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Sunday 23rd October 2016

Diabetes epidemic in China

30th March 2010

Diabetes is currently reaching the status of epidemic in China, according to recent Chinese research.


The researchers estimate that many people among over 92 million men and women in China have undiagnosed diabetes, meaning that one in every 10 adults there suffers from the disease.

They also showed that about 148 million Chinese may be 'pre-diabetic', meaning that they show early signs of diabetes.

The researchers gathered their data from a sample of over 46,000 adults over the age of 20.

The subjects came from 14 different Chinese provinces.

The researchers said that their results indicated diabetes had reached epidemic proportions in the general adult population of China.

They said that since China had such a large population, the burden it bore from diabetes would be larger than that of other countries.

Worldwide, 2.8% of people from all age groups had diabetes in the year 2000.

In the United States alone, 24 million people have diabetes, about 8% of the population.

The researchers said that the increase in diabetes rates was the price Chinese people paid for economic growth, because people have embraced fast-food lifestyles.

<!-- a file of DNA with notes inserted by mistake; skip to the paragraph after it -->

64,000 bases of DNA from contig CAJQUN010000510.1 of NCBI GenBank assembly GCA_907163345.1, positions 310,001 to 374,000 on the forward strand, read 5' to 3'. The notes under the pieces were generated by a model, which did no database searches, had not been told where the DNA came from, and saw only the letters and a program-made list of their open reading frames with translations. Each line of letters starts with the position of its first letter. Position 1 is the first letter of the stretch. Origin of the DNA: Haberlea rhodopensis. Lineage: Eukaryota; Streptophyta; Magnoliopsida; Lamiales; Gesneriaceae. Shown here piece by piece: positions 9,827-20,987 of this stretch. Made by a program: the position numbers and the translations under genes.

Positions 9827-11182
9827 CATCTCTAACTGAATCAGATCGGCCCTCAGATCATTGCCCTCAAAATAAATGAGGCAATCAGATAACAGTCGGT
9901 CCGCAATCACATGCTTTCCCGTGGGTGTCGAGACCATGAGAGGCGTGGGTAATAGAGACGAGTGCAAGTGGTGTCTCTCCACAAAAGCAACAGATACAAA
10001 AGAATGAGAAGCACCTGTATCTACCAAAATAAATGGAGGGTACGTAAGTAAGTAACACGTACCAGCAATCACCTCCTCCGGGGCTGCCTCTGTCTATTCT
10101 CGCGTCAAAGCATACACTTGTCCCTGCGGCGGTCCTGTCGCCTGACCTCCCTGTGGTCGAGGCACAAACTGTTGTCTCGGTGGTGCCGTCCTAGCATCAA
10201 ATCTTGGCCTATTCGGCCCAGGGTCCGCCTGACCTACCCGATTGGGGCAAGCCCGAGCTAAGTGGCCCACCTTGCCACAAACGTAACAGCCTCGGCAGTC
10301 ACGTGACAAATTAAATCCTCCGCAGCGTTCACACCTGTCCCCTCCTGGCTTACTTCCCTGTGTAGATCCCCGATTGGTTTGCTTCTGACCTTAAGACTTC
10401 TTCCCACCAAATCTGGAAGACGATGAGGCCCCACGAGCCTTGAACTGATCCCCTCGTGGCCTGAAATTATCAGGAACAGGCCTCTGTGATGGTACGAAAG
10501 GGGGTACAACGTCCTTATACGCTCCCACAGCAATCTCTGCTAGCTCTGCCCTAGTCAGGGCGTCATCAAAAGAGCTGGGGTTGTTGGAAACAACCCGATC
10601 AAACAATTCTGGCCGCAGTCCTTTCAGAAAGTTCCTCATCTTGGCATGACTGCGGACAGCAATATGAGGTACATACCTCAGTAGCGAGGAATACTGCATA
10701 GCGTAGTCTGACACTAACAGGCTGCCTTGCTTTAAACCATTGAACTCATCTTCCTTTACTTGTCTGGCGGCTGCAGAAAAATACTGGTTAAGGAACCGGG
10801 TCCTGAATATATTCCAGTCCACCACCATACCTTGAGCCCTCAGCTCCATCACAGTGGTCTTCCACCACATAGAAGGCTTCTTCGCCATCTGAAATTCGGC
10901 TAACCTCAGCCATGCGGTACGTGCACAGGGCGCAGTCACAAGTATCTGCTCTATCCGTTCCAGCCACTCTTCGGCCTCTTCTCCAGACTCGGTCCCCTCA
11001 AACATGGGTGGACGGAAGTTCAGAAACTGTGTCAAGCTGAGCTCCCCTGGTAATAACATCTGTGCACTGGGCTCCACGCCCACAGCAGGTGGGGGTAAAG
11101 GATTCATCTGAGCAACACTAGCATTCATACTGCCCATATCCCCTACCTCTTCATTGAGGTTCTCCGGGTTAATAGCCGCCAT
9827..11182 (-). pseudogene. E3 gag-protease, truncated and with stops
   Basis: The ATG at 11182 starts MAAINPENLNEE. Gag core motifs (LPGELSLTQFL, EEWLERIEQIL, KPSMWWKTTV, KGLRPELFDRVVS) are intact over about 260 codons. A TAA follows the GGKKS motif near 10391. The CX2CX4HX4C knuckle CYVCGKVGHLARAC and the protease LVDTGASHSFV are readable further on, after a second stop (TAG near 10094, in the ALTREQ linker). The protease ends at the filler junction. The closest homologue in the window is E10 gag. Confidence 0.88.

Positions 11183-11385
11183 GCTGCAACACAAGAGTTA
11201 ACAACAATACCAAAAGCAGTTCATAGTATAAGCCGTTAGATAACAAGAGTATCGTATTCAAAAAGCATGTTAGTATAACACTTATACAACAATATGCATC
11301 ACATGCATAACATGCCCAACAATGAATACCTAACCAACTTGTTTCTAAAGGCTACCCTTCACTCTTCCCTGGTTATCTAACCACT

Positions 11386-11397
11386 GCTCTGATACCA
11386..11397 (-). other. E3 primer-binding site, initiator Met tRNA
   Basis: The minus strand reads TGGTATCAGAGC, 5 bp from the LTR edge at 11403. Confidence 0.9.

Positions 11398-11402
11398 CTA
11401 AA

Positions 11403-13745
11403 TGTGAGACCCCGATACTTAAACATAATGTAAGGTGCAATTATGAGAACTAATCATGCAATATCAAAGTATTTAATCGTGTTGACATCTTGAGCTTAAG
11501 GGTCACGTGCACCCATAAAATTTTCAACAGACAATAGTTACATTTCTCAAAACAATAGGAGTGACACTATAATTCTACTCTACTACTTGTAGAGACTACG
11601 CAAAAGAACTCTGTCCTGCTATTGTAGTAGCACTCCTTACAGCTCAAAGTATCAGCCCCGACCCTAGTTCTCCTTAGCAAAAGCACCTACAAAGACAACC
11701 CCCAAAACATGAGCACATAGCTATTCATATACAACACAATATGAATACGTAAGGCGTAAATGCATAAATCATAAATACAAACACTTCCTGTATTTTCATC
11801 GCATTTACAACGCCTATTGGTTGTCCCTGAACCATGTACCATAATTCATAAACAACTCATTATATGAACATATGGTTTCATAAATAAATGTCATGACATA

Yang Wenying, one of the 20 authors of the recent study, from the China-Japan Friendship Hospital in Beijing, said that Chinese people's lifestyles had changed in the past 10 years, and that people who did not have enough money for food or warm clothes before were now overeating and not getting enough exercise.

The researchers said that population ageing and urbanisation had also probably contributed to the rapid diabetes increase they observed.

According to the Chinese ministry of health, a 2004 nationwide survey revealed that there are more than 60 million obese people in China.

Jiang He of Tulane University in New Orleans, who was also one of the 20 researchers, said that the data the team gathered showed diabetes had become a major risk factor for heart disease in China, which is currently the country's top killer.

He said that China needed to make diabetes its top public health priority.

Vivian Fonseca, a diabetes expert at Tulane, said that there was nothing surprising in the finding.

She said that exactly what had happened in the US over the last 20 years was happening today in China and India, albeit more rapidly.


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